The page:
COVID-19: Related judgments

The judgments below involve issues related to COVID-19.  Many are related to alert level restrictions.  This list will be updated as further judgments involving these issues are published.

Supreme Court

Citation / Summary / Link

Case name: David Simon Barton v R
Case number: SC 13/2020
Citation: [2020] NZSC 24 25 March 2020
Summary: Criminal Appeal - Application for leave to bring an appeal

PDF (351 KB) 

 Court of Appeal

Citation / Summary / Link
Case name: SANDHU v GATE GOURMET NEW ZEALAND LIMITED
Citation: [2021] NZCA 203 21 May 2021
Leave to appeal is granted on the following question of law:

Whether, in the absence of sickness, default, or accident, the minimum wage is payable for all of a worker’s     agreed contracted hours of work

      or whether it is lawful to make deductions from wages for lost time not worked at the employer’s direction

Judgment available on Judicial Decisions Online
Case name: Borrowdale v Director-General of Health
Citation: [2020] NZCA 156 8 May 2020
Summary: Application for removal of judicial review proceeding challenging lockdown notices from High Court, and transfer to Court of Appeal, declined.
PDF (182 KB) 
Case name: Nottingham v Ardern
Citation: [2020] NZCA 144 4 May 2020
Summary: Court of Appeal dismisses appeal against High Court decision to refuse to issue writs of habeas corpus. The measures taken by the Government in response to COVID-19 have not detained the appellants. Judicial review is the appropriate procedure for the allegations of unlawfulness made. Interim name suppression declined.
PDF (236 KB) 

High Court

Citation / Summary / Link

Case name: GF v Minister of COVID-19 Response
Citation: [2021] NZHC 2526 24 September 2021
Summary Unsuccessful application for judicial review of the COVID-19 Public Health Response (Vaccinations) Order 2021.

The Order was delegated legislation validly made pursuant to section 9 of the Public Health Response Act 2020. The Associate Minister of Health was authorised to sign the Order by section 7 of the Constitution Act 1986. The process for creating the Order met all the prerequisites contained in the empowering act and the Order itself. The Order did not contain an unlawful right to override primary legislation. To the extent that the Order infringed the rights protected by ss 11 and 19 of the New Zealand Bill of Rights Act, the infringement was no more than was justified in a free and democratic society. In judicial review proceedings it was not appropriate for the Court to second-guess the policy decisions made by the Minister. Those decisions were logical and rational on the basis of the available evidence.

Judgment here

Case name: Nga Kaitiaki Tuku Iho Medical Action Society v Minister of Health
Citation: [2021] NZHC 1107 18 May 2021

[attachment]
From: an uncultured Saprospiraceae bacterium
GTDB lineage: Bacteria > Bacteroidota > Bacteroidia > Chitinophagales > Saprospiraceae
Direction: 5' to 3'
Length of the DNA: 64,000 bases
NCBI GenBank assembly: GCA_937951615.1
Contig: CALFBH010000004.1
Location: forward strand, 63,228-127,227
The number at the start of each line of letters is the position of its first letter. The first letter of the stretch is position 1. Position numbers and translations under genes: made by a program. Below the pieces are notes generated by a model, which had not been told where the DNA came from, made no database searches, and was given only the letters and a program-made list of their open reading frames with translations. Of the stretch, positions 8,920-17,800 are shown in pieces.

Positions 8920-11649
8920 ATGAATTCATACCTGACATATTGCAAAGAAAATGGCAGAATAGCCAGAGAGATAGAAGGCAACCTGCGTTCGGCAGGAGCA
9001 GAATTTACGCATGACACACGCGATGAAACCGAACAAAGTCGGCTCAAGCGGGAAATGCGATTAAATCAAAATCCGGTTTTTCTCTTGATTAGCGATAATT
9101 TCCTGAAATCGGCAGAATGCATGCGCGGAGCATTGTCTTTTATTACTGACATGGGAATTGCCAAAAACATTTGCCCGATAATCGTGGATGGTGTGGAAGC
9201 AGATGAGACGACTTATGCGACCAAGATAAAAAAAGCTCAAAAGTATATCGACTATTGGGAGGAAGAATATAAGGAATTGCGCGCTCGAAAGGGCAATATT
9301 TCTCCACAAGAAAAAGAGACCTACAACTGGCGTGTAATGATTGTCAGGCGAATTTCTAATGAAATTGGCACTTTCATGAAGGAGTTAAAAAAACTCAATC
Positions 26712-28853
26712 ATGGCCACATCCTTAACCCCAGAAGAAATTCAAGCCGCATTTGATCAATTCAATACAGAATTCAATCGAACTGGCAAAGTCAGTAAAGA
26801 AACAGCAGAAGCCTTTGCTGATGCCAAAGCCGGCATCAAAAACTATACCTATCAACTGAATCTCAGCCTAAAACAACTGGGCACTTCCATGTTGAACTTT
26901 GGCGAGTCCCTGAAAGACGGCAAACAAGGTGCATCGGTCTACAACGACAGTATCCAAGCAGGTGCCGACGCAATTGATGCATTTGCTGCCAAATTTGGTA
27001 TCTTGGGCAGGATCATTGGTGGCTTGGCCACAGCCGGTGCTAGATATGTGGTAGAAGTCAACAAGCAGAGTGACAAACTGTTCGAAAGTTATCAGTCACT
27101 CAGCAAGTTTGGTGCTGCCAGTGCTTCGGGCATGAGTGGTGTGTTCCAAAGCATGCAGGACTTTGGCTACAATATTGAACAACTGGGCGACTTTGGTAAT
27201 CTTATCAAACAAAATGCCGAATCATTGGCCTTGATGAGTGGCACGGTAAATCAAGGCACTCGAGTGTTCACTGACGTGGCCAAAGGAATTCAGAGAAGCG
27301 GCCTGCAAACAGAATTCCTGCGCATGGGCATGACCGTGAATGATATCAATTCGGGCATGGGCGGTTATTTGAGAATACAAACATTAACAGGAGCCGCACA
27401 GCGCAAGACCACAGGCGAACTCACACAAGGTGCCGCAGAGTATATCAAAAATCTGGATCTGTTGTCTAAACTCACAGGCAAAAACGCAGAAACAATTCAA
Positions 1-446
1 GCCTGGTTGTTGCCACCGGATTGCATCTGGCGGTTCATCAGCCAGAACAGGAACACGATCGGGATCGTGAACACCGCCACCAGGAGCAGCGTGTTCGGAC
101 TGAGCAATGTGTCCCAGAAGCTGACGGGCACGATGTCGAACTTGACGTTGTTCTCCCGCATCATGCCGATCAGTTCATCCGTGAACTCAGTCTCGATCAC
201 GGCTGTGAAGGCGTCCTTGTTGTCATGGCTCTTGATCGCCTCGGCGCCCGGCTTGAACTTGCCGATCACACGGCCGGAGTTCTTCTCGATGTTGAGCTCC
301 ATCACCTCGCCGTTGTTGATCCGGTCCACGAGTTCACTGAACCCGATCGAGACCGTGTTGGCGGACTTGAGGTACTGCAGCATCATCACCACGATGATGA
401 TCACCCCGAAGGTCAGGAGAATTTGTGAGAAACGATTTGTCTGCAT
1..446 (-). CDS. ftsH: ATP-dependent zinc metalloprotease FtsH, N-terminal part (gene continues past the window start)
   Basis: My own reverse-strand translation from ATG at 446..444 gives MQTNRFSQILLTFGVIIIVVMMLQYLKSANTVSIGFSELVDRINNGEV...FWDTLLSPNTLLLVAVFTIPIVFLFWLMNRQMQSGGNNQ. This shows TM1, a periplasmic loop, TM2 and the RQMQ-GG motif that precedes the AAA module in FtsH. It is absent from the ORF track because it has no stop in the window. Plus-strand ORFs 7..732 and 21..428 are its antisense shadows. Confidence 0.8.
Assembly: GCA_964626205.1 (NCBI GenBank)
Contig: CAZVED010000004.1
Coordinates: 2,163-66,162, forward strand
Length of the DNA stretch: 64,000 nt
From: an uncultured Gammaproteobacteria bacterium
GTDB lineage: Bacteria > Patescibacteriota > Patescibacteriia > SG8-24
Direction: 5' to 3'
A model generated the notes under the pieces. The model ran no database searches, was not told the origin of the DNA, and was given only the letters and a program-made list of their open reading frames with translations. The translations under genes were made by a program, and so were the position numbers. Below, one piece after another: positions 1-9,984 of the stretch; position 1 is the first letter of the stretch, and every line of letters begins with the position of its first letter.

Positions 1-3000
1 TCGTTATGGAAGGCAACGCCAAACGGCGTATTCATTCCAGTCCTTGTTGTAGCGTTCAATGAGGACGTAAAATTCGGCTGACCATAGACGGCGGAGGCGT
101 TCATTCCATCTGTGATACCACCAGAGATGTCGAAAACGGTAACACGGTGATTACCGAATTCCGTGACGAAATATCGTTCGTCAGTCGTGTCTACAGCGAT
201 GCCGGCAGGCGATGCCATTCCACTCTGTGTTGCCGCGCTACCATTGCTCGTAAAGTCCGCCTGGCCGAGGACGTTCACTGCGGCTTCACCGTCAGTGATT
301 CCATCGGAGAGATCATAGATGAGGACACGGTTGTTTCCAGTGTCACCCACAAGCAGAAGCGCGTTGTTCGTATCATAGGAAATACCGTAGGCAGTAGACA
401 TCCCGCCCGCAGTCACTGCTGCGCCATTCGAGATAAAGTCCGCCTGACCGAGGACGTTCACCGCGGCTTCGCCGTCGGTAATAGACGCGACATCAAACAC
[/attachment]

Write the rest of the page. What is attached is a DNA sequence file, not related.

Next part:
Summary: Applicants sought declarations under s 15 Judicial Review Procedure Act declaring the provisional consent granted for the Pfizer Comirnaty COVID-19 vaccine under s 23 Medicines Act was unlawful and vaccine rollout should therefore be halted. Held: There was a reasonably arguable case the consent given was ultra vires s 23, because it contemplates provisional consents will be given for a new medicine only where the medicine will be used to treat a limited number of patients-not all New Zealanders over the age of 16. But the public and private repercussions of hindering the country's vaccine rollout strongly militated against making the declarations. Interim orders declined.

Judgment available on Judicial Decisions Online

Case name: Fraser Wright Maddigan v New Zealand Police
Citation: [2021] NZHC 1035 11 May 2021
Summary: Maddigan found travelling near Te Anau after being told by Police, first in Queenstown and then at Te Anau, he must return to his home in Christchurch to comply with COVID-19 level 4 lockdown restrictions. Appeal against conviction after a guilty plea to a charge under Civil Defence Emergency Management Act for failing to comply with a Police direction. High Court held directions from the Police were likely reasonable and lawful to limit spread of the epidemic. No abuse by Police in charging Maddigan because of belligerent way he had refused to comply with directions. Judge had not denied Maddigan bail to pressure him into pleading guilty. But, legislation did not allow Judge to deny bail. Maddigan had given up his right to defend the charge, in part, to avoid being remanded in prison. Accordingly, his conviction and fine had to be quashed. Proceedings to go back to the District Court.

Judgment available on Judicial Decisions Online

Case name: Borrowdale v Director-General of Health
Citation: [2020] NZHC 2090 19 August 2020
Summary: High Court declares the requirement that New Zealanders stay at home for the 9 day period between 26 March and 3 April was justified, but unlawful. All other challenges to legality of early COVID-19 response fail.

Judgment and Media Release here
Case name: R v Tarrant CRI-2019-009-2468
Summary:
Sentencing of Brenton Harrison Tarrant to proceed under COVID-19 Alert level 2 – victims to have priority in courtrooms